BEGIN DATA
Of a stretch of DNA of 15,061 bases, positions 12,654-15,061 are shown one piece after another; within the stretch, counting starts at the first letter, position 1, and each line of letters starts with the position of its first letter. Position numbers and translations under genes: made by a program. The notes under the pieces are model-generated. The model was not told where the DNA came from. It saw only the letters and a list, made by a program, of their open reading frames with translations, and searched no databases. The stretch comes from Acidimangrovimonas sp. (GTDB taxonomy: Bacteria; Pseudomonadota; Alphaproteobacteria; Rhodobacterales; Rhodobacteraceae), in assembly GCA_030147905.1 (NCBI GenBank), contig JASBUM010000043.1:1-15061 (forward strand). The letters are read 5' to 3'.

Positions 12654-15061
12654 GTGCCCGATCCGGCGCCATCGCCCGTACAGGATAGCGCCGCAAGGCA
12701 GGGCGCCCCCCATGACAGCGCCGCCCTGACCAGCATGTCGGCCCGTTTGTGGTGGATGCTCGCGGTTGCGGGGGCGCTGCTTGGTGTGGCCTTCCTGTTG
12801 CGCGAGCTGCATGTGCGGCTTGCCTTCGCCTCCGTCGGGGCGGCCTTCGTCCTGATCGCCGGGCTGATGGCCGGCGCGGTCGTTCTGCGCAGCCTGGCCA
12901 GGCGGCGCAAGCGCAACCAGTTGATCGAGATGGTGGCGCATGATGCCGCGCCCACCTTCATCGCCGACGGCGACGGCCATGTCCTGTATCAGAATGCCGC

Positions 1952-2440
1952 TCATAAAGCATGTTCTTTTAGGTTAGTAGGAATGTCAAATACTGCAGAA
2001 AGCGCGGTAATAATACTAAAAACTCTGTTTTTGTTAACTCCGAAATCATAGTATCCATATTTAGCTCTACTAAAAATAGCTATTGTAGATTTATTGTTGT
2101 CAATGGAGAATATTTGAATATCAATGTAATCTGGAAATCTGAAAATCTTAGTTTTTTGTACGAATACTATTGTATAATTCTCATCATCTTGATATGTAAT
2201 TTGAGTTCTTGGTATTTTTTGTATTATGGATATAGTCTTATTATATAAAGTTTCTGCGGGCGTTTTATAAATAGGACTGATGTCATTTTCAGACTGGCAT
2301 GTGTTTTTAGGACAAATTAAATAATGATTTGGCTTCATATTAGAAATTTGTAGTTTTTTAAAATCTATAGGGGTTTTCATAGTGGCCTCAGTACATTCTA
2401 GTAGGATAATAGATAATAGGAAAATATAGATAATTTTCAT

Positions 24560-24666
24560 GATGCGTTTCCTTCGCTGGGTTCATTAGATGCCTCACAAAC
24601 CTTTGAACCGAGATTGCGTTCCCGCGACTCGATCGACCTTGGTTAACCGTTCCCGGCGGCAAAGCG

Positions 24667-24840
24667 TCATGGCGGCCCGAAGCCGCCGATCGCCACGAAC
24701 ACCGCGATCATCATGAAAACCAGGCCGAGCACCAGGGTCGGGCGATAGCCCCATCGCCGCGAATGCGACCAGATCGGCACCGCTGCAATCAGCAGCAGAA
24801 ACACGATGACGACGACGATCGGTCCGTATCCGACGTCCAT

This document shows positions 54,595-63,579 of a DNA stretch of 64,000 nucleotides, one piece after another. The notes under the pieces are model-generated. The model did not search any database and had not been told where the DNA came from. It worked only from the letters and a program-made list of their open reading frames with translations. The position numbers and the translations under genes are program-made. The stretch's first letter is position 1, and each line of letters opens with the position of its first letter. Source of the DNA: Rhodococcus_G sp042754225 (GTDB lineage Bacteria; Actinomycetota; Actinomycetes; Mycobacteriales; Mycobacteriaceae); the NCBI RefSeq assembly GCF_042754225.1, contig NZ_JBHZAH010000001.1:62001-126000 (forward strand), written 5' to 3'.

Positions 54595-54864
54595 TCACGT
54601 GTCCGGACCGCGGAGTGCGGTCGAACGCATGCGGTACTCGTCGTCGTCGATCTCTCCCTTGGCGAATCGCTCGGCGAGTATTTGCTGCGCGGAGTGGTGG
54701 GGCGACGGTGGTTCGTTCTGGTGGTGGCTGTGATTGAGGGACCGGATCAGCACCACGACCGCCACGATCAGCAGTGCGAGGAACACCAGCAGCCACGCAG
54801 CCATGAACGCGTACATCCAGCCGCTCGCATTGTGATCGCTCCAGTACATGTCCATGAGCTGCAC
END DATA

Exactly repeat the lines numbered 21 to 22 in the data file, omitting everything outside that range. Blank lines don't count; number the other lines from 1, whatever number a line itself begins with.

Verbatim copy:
This document shows positions 54,595-63,579 of a DNA stretch of 64,000 nucleotides, one piece after another. The notes under the pieces are model-generated. The model did not search any database and had not been told where the DNA came from. It worked only from the letters and a program-made list of their open reading frames with translations. The position numbers and the translations under genes are program-made. The stretch's first letter is position 1, and each line of letters opens with the position of its first letter. Source of the DNA: Rhodococcus_G sp042754225 (GTDB lineage Bacteria; Actinomycetota; Actinomycetes; Mycobacteriales; Mycobacteriaceae); the NCBI RefSeq assembly GCF_042754225.1, contig NZ_JBHZAH010000001.1:62001-126000 (forward strand), written 5' to 3'.

Positions 54595-54864